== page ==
A good deal of child birth in poor regions takes place without clinician assistance or properly sanitized tools. Researchers at Tulane University have developed a cheap umbilical cord cutting tool aimed at the developing world which may help prevent millions of neonatal infections. The SafeSnip can cut, seal, and sanitize the cord in one step and should cost less than $1 to manufacture.
“You take the umbilical cord in one hand and just clamp down on it,” says William Kethman, who applied for the patent with fellow 2008 School of Science and Engineering graduates Bryan Molter, Stephanie Roberts and Mark Young, as well as David Rice, associate professor of biomedical engineering.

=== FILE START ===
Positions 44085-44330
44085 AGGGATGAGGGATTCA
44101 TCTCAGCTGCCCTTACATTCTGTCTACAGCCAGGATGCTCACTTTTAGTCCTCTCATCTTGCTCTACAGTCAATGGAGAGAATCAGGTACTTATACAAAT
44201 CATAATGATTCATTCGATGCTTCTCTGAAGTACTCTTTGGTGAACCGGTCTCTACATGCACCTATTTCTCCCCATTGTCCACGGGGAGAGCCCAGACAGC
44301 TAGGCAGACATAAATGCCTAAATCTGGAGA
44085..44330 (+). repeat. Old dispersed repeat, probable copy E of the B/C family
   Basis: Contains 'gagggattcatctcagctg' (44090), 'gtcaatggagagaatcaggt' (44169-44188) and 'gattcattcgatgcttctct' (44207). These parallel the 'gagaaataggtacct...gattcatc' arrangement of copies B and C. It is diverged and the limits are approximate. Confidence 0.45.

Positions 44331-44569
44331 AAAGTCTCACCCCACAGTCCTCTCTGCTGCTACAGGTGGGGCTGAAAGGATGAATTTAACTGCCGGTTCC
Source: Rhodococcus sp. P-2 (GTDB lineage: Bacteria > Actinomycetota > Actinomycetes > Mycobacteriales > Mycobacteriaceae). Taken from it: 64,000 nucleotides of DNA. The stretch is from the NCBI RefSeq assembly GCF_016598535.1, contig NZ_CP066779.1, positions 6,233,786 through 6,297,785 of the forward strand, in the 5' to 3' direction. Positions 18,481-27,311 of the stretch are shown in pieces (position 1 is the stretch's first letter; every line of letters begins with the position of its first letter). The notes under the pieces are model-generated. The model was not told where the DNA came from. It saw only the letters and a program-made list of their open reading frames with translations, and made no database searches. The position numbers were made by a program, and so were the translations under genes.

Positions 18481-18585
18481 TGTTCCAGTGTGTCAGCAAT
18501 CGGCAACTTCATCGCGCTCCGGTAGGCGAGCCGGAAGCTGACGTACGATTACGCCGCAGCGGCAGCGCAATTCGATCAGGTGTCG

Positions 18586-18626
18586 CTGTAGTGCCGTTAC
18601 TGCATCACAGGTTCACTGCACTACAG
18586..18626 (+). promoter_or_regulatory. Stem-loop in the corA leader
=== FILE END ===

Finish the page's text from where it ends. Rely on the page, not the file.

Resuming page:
After the cord is severed, SafeSnip breaks in two, leaving one half of the device firmly clamped onto the baby’s umbilical cord to seal the wound while the other is discarded.
Press release: Students’ Invention Aids Safe Childbirth…